Once a clown learns of a job and begins considering it, there's plenty of work left before the day of the event. Besides picking out props and preparing games, clowns must consider their audiences.
"I ask a lot of questions when I book a party," Maring said. "Will there be anyone there with disabilities? You don't want to get there and have somebody's child be deaf or blind and be unable to offer them something."
Over the years, Stimson has kept in mind which jobs would be smart to take.
"When I first started, I lived in Gerry," he said. "They wanted to know if I would be out there with the bulls. I said, 'I may be a clown, but I'm not a fool.'"
Most clowns choose to carry insurance in case something goes wrong.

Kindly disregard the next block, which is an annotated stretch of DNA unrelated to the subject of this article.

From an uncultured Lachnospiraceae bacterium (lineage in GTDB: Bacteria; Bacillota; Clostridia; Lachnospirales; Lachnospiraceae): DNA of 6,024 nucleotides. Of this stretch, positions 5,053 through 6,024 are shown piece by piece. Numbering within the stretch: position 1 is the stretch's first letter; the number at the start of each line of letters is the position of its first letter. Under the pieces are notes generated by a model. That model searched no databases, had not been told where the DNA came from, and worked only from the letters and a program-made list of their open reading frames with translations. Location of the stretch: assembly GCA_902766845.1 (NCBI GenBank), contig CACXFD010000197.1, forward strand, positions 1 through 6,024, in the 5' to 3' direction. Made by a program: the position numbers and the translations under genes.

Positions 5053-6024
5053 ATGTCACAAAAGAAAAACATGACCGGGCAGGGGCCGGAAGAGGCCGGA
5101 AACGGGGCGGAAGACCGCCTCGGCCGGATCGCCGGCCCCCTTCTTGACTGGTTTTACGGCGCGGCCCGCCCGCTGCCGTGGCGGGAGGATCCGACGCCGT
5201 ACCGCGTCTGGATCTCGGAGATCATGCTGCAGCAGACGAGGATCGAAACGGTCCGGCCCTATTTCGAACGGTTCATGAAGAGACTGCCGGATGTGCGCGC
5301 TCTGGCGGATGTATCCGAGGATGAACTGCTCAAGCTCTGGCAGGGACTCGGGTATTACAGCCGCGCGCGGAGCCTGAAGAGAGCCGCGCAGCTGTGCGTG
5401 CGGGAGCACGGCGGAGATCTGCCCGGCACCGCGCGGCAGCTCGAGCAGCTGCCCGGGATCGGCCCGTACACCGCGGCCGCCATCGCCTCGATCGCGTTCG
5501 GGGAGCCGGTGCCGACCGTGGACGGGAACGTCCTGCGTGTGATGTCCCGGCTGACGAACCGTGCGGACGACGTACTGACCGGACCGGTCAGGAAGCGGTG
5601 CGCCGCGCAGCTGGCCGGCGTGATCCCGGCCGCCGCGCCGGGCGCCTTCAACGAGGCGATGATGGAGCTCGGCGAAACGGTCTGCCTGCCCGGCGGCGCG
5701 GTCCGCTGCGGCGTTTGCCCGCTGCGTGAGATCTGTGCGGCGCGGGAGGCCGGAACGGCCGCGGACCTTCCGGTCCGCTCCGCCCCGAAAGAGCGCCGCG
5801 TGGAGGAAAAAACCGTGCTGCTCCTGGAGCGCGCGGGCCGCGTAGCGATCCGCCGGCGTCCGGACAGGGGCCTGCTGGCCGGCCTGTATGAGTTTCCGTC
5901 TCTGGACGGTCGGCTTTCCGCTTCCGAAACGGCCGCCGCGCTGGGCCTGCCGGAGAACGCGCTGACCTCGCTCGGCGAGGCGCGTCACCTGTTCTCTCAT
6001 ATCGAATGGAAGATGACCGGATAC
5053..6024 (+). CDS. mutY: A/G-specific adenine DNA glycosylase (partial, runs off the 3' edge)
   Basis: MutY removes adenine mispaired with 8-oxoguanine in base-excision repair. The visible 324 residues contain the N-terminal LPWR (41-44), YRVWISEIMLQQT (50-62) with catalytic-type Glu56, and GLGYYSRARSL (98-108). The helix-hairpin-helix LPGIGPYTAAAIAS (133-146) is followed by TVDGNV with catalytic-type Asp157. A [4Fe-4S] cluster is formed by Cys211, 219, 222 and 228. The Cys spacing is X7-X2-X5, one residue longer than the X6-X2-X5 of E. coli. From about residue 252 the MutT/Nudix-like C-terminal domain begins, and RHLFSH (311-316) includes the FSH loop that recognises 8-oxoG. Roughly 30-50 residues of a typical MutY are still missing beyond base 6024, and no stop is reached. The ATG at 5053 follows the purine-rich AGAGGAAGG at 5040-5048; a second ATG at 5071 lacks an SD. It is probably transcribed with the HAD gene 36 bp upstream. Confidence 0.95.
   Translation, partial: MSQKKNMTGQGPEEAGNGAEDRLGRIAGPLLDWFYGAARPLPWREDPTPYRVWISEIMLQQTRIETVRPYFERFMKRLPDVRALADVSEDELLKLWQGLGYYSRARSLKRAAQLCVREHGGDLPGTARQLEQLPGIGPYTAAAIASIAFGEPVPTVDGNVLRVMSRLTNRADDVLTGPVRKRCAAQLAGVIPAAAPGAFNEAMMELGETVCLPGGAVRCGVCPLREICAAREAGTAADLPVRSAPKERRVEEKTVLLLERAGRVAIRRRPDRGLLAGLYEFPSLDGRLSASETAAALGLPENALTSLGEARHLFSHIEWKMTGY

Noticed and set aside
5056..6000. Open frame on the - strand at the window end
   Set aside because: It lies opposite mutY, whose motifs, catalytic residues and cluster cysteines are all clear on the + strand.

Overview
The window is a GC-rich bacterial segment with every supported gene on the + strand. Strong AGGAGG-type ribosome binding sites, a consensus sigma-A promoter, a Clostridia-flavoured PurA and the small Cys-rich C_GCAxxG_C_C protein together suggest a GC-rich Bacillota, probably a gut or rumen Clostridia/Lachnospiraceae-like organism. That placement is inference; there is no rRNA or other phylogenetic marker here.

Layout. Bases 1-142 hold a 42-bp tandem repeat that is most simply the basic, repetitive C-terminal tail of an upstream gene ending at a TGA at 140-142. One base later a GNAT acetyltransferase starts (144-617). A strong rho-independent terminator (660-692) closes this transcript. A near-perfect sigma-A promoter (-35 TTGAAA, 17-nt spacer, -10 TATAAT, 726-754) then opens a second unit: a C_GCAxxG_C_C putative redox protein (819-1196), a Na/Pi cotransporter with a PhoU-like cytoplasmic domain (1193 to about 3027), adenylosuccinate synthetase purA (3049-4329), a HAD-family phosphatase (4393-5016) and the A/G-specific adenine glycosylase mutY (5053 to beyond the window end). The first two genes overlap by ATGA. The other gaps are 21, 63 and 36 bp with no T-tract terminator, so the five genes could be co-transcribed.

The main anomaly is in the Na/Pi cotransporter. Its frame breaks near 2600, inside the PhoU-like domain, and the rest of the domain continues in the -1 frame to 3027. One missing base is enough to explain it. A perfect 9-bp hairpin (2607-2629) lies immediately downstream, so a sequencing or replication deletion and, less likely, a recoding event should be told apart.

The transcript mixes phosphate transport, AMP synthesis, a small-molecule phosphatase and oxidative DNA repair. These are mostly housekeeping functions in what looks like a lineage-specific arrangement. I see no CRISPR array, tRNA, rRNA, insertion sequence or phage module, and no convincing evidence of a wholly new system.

"Some people say, 'I don't want to part with the money,'" Maring said. "I say, 'Do you want to part with your house?' Everybody has to have performers' insurance."
Clowns also have a code of ethics to follow. They can't drink or smoke on the job and must perform their comedy in good taste, among a handful of other requirements.
"The humor is always at the clown's expense," Stimson said. "When you're clowning, you're the fool."
"You don't want humor to be mean," Maring said. "The biggest thing when you're a clown is, you make people laugh, but you don't make people laugh at people. A good clown will do that. People are sensitive. You've got to feel out your audience. Particularly kids, you don't want the joke to be on them."
ENJOYING THE JOB
Stimson has found five good reasons to keep up clowning.
"You don't have to get up in the morning; you don't have to stay out late; everybody's glad to see you coming; you don't have to grow up; and you're paid to be a fool," he said.
Maring, a former employee of Gustavus Adolphus and The Resource Center, enjoys the flexible hours. She used to schedule clowning jobs around her full-time work.